Not to discourage new believers, but it takes decades of intense study of Scriptures to get any good at it (which isn't required for salvation, we should hastily add; Scripture Theory is only for some). And that's why in Judaism, boys from a very early age were strenuously instructed in matters of the Torah. When any of these boys became exceptionally good at this craft, they could become rabbis, and then it was fiercely important to indicate who one's father (one's primary teacher) was and in which great center of learning they had spent their formative years.
A rabbi who was the son of a rabbi and who had spent the first thirty years of his life at the great academies of Jerusalem, would be duly heeded. Someone from Tarshish (Paul, for instance) was likewise reckoned as prime academic material. But what about Jesus? Well, Jesus' father was a common laborer, and Jesus spent the first thirty years of his life in Nazareth, a hamlet so insignificant that no classical author mentions it until the third century AD, and then probably only because Nazareth had of course acquired some nostalgic value. In Jesus' days, Nazareth was as good as nowhere. Someone from Nazareth was no one, and could not possibly have any insight in Scriptures worth of note.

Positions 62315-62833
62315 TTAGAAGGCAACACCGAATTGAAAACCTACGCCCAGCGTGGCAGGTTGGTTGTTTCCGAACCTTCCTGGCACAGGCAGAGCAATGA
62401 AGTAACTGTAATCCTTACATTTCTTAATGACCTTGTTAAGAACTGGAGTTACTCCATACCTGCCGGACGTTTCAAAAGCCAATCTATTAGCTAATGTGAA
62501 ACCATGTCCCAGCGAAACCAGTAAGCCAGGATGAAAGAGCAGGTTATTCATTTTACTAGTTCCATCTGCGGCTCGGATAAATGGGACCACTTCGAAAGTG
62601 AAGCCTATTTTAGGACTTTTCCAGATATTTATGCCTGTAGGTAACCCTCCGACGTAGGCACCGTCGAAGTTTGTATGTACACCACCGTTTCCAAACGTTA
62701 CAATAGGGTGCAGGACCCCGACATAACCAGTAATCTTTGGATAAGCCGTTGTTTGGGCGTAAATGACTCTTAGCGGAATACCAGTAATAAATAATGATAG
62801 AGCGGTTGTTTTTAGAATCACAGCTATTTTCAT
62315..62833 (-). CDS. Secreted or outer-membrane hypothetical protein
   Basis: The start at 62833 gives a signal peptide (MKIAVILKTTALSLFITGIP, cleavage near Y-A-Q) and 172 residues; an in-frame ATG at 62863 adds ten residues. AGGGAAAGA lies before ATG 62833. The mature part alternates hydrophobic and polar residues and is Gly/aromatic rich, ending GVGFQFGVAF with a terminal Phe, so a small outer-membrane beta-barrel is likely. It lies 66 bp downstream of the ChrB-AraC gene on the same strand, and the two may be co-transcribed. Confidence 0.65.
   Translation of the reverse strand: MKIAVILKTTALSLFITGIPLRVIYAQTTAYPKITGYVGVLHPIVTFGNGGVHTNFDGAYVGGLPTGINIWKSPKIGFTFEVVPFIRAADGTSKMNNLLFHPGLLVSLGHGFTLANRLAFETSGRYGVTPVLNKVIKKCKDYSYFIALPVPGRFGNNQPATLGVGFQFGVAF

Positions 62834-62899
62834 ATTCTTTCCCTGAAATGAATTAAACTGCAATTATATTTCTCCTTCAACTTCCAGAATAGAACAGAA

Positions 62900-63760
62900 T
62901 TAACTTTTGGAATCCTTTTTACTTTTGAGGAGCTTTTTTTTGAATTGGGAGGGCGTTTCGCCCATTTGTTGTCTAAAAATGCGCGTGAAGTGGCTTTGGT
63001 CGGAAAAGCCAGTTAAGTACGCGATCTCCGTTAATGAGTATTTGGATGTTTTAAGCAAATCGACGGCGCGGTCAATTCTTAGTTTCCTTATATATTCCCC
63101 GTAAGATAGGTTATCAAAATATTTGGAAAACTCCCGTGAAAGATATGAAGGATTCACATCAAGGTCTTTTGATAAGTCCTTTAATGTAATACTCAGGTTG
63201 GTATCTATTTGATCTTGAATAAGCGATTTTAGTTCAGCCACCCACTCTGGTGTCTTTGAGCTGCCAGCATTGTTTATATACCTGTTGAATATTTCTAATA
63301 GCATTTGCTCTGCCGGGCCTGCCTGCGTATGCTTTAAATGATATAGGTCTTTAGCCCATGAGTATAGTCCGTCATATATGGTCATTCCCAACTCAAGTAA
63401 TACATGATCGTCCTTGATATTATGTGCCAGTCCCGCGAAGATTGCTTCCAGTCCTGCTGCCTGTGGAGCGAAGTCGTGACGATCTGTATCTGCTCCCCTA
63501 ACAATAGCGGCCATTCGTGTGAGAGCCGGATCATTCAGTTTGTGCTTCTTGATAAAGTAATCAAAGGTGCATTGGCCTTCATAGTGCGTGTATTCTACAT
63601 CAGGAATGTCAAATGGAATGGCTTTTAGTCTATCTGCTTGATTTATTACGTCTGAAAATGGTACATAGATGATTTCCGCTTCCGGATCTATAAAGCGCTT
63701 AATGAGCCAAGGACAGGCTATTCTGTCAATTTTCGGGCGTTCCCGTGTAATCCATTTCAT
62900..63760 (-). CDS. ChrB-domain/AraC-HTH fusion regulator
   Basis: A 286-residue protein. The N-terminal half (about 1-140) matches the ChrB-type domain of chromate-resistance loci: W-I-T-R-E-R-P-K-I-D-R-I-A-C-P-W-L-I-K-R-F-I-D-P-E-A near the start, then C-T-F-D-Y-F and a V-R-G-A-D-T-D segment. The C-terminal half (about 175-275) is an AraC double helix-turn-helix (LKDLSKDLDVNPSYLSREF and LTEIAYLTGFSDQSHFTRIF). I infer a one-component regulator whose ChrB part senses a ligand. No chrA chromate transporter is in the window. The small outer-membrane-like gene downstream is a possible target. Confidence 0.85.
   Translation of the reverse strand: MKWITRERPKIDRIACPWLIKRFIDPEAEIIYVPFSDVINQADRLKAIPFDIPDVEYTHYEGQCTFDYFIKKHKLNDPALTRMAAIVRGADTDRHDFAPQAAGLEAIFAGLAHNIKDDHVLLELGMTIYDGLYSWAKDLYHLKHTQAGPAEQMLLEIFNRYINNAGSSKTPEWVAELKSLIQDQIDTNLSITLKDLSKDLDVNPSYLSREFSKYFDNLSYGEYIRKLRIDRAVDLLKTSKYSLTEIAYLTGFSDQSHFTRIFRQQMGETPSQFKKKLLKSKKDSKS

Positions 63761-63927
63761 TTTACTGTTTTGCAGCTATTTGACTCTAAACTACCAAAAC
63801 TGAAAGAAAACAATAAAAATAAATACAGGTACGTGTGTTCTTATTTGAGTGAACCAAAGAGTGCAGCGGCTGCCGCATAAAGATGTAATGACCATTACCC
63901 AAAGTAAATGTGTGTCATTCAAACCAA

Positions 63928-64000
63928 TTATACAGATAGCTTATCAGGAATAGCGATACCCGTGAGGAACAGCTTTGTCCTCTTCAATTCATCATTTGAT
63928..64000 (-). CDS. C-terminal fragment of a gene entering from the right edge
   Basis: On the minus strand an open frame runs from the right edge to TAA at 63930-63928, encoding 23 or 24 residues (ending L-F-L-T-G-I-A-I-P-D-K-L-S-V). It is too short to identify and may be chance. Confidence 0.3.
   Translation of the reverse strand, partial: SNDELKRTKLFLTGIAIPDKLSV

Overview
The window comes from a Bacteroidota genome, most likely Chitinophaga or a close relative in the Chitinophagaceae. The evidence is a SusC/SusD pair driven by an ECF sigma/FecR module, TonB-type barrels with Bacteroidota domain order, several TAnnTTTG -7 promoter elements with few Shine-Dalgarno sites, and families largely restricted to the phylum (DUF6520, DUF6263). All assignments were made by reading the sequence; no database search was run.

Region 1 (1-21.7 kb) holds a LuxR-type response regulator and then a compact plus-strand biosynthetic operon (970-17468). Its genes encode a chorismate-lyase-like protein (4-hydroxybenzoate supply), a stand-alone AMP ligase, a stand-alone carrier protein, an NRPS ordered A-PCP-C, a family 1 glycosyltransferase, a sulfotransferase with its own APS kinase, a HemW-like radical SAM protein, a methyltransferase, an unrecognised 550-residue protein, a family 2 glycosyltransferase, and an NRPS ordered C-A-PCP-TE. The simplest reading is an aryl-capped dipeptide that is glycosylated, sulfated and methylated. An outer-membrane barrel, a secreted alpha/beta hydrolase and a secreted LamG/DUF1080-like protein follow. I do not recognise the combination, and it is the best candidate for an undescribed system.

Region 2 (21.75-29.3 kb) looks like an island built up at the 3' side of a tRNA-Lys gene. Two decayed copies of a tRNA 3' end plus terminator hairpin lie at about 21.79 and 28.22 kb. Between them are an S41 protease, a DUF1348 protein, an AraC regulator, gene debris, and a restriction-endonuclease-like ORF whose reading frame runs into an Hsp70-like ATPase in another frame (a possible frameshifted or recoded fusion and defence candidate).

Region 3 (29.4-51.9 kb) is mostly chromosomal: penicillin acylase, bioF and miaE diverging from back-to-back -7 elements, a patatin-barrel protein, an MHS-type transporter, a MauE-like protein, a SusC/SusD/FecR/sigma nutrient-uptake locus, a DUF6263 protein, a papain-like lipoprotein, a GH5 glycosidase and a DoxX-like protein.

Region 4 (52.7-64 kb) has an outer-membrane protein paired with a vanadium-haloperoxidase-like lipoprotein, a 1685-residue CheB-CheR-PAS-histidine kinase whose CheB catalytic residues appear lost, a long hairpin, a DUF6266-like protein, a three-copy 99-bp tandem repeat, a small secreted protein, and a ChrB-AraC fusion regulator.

🔼The Jewish Problem
If a modern writer would want to depict the relationship of Jesus of Nazareth with the rabbinical tradition of his day in a fictional and metaphorical story, he would probably start by telling us about some Jake Jr., whose academic credentials consisted of a mail-ordered certificate from the university of Dripville. In other words, to the academic world of the day, the name Jesus of Nazareth meant John Doe, the proverbial ordinary guy of no particular academic merit. It instilled very little confidence in anyone with learning, and constituted quite an insult when people began to appreciate whatever Jesus was saying over whatever they were. The very name and hometown of Jesus presented an assault on the rabbinic monopoly of wisdom, and on tyranny in general.